A journal following the history, design, construction and operation of Bernard Kempinski's O Scale model railroad depicting the U. S. Military Railroad (USMRR) Aquia-Falmouth line in 1863, and other model railroad projects.
©Bernard Kempinski All text and images, except as noted, on this blog are copyrighted by the author and may not be used without permission.

September 4, 2012

Done in a day....

....or two. I built two new buildings for Brooke this weekend. In between golf, running, lawn work and sundry chores, I figured each building took about one day. That includes drawing most of the parts for the laser.
Stairs and cellar door are additions from the prototype building
The stone house is based on the Matthews House in Manassas, VA. It was a key point in both Bull Run battles. I had to adapt it to fit my steep slope by adding a extended wall for the cellar. The outside stairs and the door to the cellar make it looks like it belongs in the spot I selected.
I decided to place it further away from the tavern and to run the road behind it. I made this structure in S scale (75 percent of O scale) so it needs to be further back from the trains.
Mocking up possible locations
View through the loading doors.

Brooke store is almost done

The store building was based on a drawing in Alexander's book. I made it a bigger than than his plans and added a few detail changes, like the big loading doors. They will face the aisle.
Since this building is close to the viewers, I decided to open up the loading doors and add a simple interior. Note, this is much easier to do before you add the floors. I had to rip out the floors and add the beams one by one, ship-in-a-bottle style.

The roof will not remove but with the open loading doors and all the windows, there is just enough light inside to see some interior detail. Even the attic is visible using the gable windows.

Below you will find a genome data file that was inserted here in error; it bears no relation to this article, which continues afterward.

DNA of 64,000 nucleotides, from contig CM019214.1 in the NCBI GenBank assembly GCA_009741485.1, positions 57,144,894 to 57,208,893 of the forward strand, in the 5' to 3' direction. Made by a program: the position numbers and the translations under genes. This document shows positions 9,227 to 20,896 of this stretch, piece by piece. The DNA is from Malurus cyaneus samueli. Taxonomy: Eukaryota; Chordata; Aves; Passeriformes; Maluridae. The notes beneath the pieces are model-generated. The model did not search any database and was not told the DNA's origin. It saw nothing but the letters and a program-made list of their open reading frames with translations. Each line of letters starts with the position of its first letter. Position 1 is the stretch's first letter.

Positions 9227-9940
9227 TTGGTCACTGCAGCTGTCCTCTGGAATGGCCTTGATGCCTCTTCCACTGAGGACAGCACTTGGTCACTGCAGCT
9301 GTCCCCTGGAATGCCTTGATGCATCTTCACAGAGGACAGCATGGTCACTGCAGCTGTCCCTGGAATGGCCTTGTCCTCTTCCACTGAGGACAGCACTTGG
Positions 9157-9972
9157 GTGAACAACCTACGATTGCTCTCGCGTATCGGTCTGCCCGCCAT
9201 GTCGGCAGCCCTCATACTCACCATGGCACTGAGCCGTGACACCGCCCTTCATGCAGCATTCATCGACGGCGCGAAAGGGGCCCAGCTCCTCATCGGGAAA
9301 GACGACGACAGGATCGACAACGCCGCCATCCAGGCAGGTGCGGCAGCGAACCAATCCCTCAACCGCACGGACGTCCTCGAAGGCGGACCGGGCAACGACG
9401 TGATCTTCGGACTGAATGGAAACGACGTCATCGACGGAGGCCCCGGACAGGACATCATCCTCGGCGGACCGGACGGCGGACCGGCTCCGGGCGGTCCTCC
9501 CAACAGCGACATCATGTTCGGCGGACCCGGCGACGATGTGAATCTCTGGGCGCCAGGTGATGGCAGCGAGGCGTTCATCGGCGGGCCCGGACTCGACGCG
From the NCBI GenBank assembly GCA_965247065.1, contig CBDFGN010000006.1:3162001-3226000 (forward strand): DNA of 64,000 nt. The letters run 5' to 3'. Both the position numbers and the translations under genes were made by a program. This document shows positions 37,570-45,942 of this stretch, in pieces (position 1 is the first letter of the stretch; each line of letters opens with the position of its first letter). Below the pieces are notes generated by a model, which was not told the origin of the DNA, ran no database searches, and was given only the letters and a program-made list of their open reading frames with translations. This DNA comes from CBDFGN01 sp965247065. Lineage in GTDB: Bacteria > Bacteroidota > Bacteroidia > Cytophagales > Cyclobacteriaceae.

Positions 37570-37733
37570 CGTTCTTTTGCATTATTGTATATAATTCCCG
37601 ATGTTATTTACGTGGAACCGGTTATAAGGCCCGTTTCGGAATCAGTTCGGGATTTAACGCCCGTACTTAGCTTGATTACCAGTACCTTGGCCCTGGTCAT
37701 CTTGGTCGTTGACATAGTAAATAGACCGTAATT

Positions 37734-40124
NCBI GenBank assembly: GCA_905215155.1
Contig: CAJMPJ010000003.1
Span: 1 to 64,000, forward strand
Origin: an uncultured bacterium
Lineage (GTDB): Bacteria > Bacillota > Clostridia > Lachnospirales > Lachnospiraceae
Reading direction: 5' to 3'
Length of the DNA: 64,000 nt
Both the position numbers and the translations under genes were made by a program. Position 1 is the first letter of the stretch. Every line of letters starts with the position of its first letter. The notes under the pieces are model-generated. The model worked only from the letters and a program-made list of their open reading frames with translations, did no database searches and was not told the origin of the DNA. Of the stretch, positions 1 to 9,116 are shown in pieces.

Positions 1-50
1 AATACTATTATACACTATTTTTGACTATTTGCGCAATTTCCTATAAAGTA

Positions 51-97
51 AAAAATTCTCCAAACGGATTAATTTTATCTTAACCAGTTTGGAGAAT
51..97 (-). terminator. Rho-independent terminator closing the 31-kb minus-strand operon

Simple interior.
The store is not finished yet. I need to add the awning, loading dock and some architectural trim.
Close up of the barn doors
One last thing to note, this is the 400th post to this blog. It has had over 354,000 page views according to google stats and 149 followers. The three most popular posts have been: 
  1. Ship Kits for O Scale Civil War
  2. Manassas Junction Art Print
  3. First Transcontinental Railroad Golden Spike Reena...



  1. This is just incredible! I can't believe you can turn out museum quality structures in a weekend like this.

  2. If you don't mind. What does it cost to set oneself up with a laser that can "print" out kits?

  3. A simple hobby laser, such as the Full Spectrum brand, costs about $2500. See http://fslaser.com/40w-deluxe-hobby-laser-engraver-and-cutter

    You would also need a blower, filter and software. The FS hobby laser machine is useful for a small shops that want to cut one or two of an item. For more production volume you need to move up to a Epilog Mini or comparable machine and pay around $10,000-$15,000 plus a matching filter system for another $3K.

    The next step is to learn how to design a laser cut kit. It is not too hard, but some mechanical, architectural and software/CAD experience is helpful. It was pretty easy for me, but I have a BS and MS in mechanical engineering from MIT :)

    I believe that learning to use a laser cutter is a standard skill in most architecture schools these days.

  4. Awesome stuff!!! Do the barn doors move? Just curious, I'm trying to figure out how to build movable freight doors on a structure I'm working on.

  5. The barn door rollers are made from
    laser cut backer board. they do not operate. To make them operate I would have used brass parts. Mine are glued down.